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Remembering with Food

November 4, 2013

Note: This is written based on my understanding of the Day of the Dead celebration. No offense is intended, and my apologies if I got anything wrong.

 

I don’t remember when I first learned about the Mexican Day of the Dead holiday, celebrated at the beginning of November, which includes the tradition of making the favorite foods of loved ones who’ve died, but I’ve always thought it was a lovely idea. After all, we connect so much around food, with traditions shared among family and friends, and we use it to expression affection. Why not continue that as a way of remembrance for those we’ve lost?

 

So I used the holiday as inspiration when I held memorial gatherings for my mom, five and then ten years after her death. My idea was that family and friends would gather to share memories and a meal of the foods Mom loved. The trick, of course, was remembering what she did love.

 

My brother recalled her fondness for raspberry ginger ale. My dad remembered shepherd’s pie and green beans. My aunt thought of the French-Canadian dish tourtiere. I knew how much she enjoyed corn (both on the cob and popped) despite her allergies, and that animal crackers were a staple snack in her classroom. One friend remembered love of peppers, and another of fiddleheads. Most everyone knew that raspberries were pretty much at the top of the list.

 

Sharing the foods triggered more memories. We reminisced about blueberry-picking adventures, visits to our favorite restaurant for deep-dish pizza and cheesy garlic bread, learning to make pancakes without milk (replace it with apple juice and hold the sugar), efforts to keep raccoons away from the corn in the garden, snapping green beans for canning, and more.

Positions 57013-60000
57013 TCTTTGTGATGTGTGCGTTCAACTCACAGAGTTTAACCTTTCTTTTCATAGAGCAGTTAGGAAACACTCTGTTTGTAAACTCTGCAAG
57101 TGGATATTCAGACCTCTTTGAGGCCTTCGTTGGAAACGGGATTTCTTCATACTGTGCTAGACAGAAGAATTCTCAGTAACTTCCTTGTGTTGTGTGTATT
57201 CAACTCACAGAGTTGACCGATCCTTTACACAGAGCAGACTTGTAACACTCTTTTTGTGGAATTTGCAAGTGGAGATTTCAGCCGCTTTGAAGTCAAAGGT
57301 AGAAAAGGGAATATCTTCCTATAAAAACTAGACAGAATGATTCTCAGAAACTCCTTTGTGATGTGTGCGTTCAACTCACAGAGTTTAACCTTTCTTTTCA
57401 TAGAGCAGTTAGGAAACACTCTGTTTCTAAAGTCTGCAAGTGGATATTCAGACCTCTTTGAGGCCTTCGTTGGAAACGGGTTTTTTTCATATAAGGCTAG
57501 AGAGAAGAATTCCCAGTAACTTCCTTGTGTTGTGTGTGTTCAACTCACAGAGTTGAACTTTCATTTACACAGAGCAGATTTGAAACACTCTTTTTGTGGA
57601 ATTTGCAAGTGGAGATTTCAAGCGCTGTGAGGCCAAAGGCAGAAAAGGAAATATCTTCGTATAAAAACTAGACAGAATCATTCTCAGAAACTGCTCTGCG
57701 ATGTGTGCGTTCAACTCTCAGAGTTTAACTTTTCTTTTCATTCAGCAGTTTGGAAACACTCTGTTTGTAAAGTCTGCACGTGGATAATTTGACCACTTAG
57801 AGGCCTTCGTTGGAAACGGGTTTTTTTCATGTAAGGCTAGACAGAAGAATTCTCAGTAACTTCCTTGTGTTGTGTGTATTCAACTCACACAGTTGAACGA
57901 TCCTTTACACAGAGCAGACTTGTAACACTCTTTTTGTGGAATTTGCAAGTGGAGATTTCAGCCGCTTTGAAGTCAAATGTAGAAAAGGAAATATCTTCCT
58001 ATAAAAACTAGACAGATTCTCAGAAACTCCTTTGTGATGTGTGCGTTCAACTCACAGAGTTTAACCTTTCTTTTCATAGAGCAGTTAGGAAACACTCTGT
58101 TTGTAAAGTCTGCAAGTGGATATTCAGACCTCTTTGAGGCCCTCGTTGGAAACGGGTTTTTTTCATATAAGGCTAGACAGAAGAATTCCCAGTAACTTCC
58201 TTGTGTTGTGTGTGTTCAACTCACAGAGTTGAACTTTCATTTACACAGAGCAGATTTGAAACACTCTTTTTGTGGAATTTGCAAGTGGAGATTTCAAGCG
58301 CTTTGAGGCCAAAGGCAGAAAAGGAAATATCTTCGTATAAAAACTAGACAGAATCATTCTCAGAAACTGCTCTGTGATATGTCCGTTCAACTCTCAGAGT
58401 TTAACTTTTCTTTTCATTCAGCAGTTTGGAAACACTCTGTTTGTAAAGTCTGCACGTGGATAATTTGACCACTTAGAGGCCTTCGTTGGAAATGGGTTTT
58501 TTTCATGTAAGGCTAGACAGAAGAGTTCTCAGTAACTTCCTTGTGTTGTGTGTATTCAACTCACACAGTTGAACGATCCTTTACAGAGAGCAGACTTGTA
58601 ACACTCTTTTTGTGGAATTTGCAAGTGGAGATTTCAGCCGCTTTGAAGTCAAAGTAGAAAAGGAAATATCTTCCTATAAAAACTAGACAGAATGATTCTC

It made me realize that this is what I want food to be for me: not something to gobble as quickly as possible, or to feel guilty about, but rather a joyful, memorable experience that connects me to others.

 

And I couldn’t help thinking how vastly different this type of approach is when compared to Halloween, with the bags of mass-produced candy and treats handed out to random strangers coming to your door.

 

 

 

Don’t get me wrong – I love seeing cute kids in costume, especially creative ones, and it can certainly be fun to dress up, hang out with friends, etc. But when it comes to feeding ghosts of any kind, I prefer the Day of the Dead approach, finding warmth and nourishment in both the food and the memories.

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